When boating enthusiasts get a load of this new outboard-powered Monterey 305 SS, it might just might create a frenzy.
First, the 305 SS sets a new table for the horsepower gourmands, offering clean, quiet, easy-to-maintain propulsion in a hull and cockpit design that saves weight and maximizes crew comfort and convenience. Second, particularly in the case of Mercury’s new V-8 outboards, the 305 SS pampers the skipper with silky-smooth steering and crisp maneuverability, and rewards each nudge of the throttle with aggressive acceleration. Also available with the Mercury power is joystick steering and the unique ability to manage exhaust porting to give your motors a whisper-quiet Verado purr, or a throaty performance rumble and a little more unstately excitement. And then there’s the adaptive steering with sensors that measure the load on the motor as you feed in rudder, telling the four-stroke outboard to throttle up to maintain a smooth, steady turn. Few skippers can do it as well as these motors can.
This boat, like some runabout outboards, is sister to an earlier sterndrive launch. But not all such morphs are successful. Sterndrive power’s mass impacts the center of gravity, and simply removing it and bolting on outboards can create a Romanesque proboscis that rides bow-down, punching into seas with little or no grace and offering little of the outboard’s advantages.
But Monterey worked hard to manage the position of accommodations in the cockpit and at the transom, balancing the boat and at the same time giving boaters something besides just massive stowage in the former engine compartment.
Sure, there’s a cavernous compartment below what was the engine hatch — you could stow a fully inflated tow tube in there. A freshwater tank keeps the shower on the transom, and sink and head are supplied for all-day comfort. Plus, batteries, pumps and plumbing have never been easier to access for maintenance; simply touch the electric switch to raise that hatch.
Space-saving outboard power further accommodates passenger comfort with a multifunction aft seating module. Flip the aft cockpit seat back over flat to make a spacious sun pad. Recline it slightly to make an aft-facing lounge. The components and hardware are of durable, highly polished stainless steel for good looks, and they’re easy to operate. That goes for the aft rumble seat too. Pull it out, prop it up on its integrated stand, and enjoy the view of your kids swimming from a two-person settee. When it’s time to pull up stakes, squeeze a latch under the aft settee and it pops up, revealing a storage compartment to contain wet mooring lines and fenders. It comes up without protest on its own gas-assist shocks.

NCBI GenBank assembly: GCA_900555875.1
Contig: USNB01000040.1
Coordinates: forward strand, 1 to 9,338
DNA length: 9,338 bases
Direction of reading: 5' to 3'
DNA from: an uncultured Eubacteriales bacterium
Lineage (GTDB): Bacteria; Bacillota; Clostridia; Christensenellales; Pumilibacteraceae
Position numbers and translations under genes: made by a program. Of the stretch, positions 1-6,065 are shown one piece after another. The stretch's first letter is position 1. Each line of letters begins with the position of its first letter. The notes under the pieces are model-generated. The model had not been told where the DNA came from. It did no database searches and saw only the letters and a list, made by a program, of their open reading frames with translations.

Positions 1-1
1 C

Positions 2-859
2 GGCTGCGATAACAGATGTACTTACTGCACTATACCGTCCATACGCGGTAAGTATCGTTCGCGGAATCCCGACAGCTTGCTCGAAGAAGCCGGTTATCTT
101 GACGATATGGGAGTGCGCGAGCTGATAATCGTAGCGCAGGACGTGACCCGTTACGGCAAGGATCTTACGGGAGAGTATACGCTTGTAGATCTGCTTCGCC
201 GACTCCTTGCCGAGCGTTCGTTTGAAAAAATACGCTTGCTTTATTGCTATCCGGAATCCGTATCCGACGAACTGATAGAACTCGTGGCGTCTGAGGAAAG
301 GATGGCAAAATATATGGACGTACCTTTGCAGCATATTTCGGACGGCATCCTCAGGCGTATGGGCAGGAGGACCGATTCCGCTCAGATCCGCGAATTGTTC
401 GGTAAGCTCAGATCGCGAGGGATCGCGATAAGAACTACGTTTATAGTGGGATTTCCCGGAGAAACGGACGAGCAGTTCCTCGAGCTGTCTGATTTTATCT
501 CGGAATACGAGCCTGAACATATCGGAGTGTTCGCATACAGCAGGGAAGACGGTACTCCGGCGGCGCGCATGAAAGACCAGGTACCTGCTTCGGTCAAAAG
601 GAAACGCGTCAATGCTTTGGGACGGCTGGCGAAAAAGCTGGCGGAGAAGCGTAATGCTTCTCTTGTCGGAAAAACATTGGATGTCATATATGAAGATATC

Also rare on outboard conversions is a convenient transom platform. The outboards usually bisect the platform, making it difficult to get from port to stern. Not here — walk with confidence to access shore power, water or waste ports.
It is amazing how much boating fun is had behind the helm seat — not in it. But the 305 keeps the inspiration going for the crew too. Sure, the captain gets an adjustable bucket seat facing a newly styled dashboard. Our tester featured both a new Mercury VesselView touchscreen, and a Raymarine Axiom chart plotter and sonar unit. You can bling that up with radar, Sirius satellite weather, and even — if you’re willing to take your hands off the helm — an autopilot.
There’s a Fusion Audio source unit at the dash, and JL speakers are liberally spread about the cockpit, powered by an amp and subwoofer JL “bazooka” speakers on the electric retractable radar arch. Yes, the super-solid arch slides upward or downward at the touch of a button.
Bow seating is deep, firmly padded to cushion riders in the toughest chop, though so smooth was the 305’s passage over doubled-up wakes, we could’ve sat on plywood. Armrests fold down to give port and starboard riders forward-facing thrones with armrests for right and left hands, storage galore beneath, and plenty of space for four or more to enjoy the first-class seats.
Check out the Mercury V8 outboards that power this boat!
If you think we were impressed with Monterey’s performance and accommodations, forgive us while we lavish even more praise on its upholstery and hull appointments. Inside, the vinyl is of several different textures — colors complementary to the hull stripes, and stitching so complex and sporty-looking, it took extremely skilled upholsterers to pull it off.
Outside, the sleek hull shape is visually streamlined with tasteful striping, a contrasting hull bottom color — optional treatments all, but worth it for the visual excitement — and complementary polished stainless-steel trim, louvered vents and monogrammed hardware.
The entire profile is surprisingly sleek. Even the polished stainless-steel windlass and plow anchor blend into the lines, just like the powerful outboards, inviting the international boating community to embrace the new Monterey 305 SS with its highly demanded outboard power.
- Digital switches proved easy to operate and allowed us to program custom operations.
- Electric lift on the optional radar arch makes for convenient passage beneath bridges.
- Gas-assist shocks on the aft hatch make wet stowage of fenders and lines easy.
- Front seat bolsters would’ve been more comfortable if they had thicker padding.
- Windlass area lacks a washdown for rinsing the anchor.
Price: $174,011 (with black 250 hp outboards)
Available Power: Outboard
How We Tested
Engines: Twin Mercury V-8 250 hp
Drive/Props: Outboard/Rev 4 21″ pitch stainless-steel
Gear Ratio: 1.75:1
Fuel Load: 65 gal.
Crew Weight: 400 lb.
Monterey Boats – Williston, Florida; 352-528-2628; montereyboats.com